During the chilly winds of Fall, whale-watchers are often surprised by the appearance of tiny, exhausted woodland birds, many miles out to sea. Tossed by gales and chased by gulls some of these birds find a temporary haven on boats.
Many northern songbirds winter far to the south of their summer breeding ranges. Getting to their wintering grounds, where food and weather may be more favorable (the exact reason for such migrations is still poorly understood), may be the most dangerous part of their year. For many, their flyway takes them out over the open sea.
Packing on fat by foraging for insects, seeds or berries, these tiny migrants strike out from promontories, taking short flights from cape to cape or longer journeys, far off shore and to the south (many fly east of Bermuda!). The songbirds seen flying over Stellwagen, likely came from Cape Ann, north of Boston, and may be heading for Beech Forest, Provincetown, Cape Cod or have been blown here by onshore winds. Once there, they feed voraciously, refueling for another flight south to Cape May, New Jersey (conversely, there is a lesser migration of songbirds in Spring as they head north).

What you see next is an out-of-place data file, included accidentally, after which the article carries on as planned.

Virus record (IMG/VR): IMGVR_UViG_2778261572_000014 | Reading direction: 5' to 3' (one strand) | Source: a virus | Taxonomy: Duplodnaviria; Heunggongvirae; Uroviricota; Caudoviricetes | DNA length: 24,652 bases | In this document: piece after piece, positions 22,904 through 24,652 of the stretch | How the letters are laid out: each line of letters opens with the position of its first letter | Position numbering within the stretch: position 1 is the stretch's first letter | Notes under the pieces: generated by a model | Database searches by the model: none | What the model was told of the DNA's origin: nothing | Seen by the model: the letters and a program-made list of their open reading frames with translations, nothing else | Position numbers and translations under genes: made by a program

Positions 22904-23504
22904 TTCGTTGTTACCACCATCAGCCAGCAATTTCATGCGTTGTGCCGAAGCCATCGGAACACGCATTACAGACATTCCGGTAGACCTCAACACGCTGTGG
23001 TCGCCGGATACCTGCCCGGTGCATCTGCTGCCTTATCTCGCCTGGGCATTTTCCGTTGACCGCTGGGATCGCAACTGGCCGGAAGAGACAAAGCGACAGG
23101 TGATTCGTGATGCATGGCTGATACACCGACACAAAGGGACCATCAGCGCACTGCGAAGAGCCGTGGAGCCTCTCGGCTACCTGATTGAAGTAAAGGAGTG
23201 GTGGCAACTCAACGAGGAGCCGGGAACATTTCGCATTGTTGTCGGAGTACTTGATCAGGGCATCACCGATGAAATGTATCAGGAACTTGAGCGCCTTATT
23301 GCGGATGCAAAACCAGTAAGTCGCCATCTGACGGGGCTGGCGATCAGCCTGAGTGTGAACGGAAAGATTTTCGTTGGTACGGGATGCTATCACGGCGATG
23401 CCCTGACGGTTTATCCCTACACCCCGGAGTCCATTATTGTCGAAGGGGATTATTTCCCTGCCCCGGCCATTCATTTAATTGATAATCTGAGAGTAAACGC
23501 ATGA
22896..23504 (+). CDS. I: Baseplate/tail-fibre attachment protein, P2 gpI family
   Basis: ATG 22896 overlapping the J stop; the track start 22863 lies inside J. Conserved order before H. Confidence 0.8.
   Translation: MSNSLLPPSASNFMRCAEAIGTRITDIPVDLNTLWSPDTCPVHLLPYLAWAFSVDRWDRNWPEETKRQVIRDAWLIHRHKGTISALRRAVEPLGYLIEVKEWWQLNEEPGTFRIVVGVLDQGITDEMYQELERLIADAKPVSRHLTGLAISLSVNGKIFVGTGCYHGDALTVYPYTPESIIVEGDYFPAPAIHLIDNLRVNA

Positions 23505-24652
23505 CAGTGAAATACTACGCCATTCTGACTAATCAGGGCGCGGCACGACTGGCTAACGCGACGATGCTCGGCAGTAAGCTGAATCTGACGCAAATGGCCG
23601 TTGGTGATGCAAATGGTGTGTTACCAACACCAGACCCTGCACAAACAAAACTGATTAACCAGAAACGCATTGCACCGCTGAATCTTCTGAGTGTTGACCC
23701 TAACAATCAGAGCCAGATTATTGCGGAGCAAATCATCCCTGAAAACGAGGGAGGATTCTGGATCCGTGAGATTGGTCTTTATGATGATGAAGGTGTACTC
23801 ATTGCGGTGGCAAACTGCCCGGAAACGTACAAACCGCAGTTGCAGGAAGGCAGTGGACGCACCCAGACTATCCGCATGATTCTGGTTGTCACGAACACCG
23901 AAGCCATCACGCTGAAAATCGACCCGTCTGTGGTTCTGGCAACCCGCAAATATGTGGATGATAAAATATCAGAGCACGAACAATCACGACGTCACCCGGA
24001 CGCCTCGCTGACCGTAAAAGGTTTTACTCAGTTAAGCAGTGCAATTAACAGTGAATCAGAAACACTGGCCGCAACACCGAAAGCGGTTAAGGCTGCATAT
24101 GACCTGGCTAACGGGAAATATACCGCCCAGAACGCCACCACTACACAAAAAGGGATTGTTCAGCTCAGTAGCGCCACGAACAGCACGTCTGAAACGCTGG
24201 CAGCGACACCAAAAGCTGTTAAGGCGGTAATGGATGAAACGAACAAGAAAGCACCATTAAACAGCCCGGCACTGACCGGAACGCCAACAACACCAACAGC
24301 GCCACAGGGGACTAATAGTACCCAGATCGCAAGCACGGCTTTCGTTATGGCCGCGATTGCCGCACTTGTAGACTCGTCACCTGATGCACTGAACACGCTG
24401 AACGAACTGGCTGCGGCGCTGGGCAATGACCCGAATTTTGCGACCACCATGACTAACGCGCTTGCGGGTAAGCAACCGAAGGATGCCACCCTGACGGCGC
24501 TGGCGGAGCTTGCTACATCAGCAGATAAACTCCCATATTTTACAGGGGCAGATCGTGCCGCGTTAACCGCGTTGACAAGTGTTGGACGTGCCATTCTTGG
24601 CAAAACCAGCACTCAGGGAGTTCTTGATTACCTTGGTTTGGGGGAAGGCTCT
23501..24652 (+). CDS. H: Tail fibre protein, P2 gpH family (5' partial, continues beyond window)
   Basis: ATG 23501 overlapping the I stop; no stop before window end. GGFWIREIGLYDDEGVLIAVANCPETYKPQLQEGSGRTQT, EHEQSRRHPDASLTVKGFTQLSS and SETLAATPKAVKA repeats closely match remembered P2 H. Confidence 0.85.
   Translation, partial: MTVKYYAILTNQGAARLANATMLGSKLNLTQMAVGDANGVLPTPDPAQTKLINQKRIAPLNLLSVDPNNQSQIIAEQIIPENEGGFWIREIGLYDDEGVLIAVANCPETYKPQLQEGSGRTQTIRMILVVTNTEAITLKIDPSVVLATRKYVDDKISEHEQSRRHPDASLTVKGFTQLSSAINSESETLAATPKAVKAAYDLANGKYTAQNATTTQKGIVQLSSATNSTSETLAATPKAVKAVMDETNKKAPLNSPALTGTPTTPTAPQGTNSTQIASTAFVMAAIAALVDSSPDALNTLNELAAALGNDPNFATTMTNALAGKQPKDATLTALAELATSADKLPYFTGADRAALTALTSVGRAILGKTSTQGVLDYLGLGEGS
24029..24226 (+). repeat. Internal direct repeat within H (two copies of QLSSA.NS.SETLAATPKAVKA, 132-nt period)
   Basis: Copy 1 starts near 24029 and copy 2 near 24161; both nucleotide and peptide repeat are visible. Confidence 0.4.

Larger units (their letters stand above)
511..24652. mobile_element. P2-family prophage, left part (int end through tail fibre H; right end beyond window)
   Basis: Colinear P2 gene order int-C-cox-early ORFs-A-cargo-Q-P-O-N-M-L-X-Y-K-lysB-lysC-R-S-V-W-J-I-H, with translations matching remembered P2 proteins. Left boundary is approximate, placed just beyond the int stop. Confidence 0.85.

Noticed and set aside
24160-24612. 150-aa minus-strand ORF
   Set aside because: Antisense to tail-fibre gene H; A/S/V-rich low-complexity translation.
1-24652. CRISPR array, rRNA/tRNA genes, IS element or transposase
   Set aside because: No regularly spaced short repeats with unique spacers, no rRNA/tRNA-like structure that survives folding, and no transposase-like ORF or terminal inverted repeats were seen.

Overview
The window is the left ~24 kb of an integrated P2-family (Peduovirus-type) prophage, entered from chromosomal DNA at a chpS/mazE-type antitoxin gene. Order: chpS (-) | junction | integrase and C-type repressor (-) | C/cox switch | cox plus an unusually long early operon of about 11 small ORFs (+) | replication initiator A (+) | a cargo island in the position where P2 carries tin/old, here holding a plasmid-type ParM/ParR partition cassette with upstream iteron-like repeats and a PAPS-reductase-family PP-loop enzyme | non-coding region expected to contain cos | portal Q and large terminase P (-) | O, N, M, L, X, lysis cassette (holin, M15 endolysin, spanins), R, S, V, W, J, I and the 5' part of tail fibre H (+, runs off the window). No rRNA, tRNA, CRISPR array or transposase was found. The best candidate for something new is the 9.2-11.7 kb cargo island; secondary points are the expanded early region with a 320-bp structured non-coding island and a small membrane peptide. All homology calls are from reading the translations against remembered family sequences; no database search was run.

The diversity of these birds can be astounding and their identification can be confusing. Many are woodland warblers in their fresh winter plumage of olive-yellow â€“ in these instances the sexes and species can look remarkably similar. Also, many species are in decline. As habitats in both their northern and summer habitats have been cleared and fragmented, song bird populations have crashed.
During Fall whale-watches, care should be taken for these great but tiny fliers. Often unafraid of people, they may hop about the decks unnoticed. If you spot one, point it out and keep an eye out (donâ€™t let anyone step on them!). Most only want to rest a few minutes before moving on.
Partial list of species observed landing on boats during Fall Migration:
black-throated blue warbler
black-throated green warbler
Cape May warbler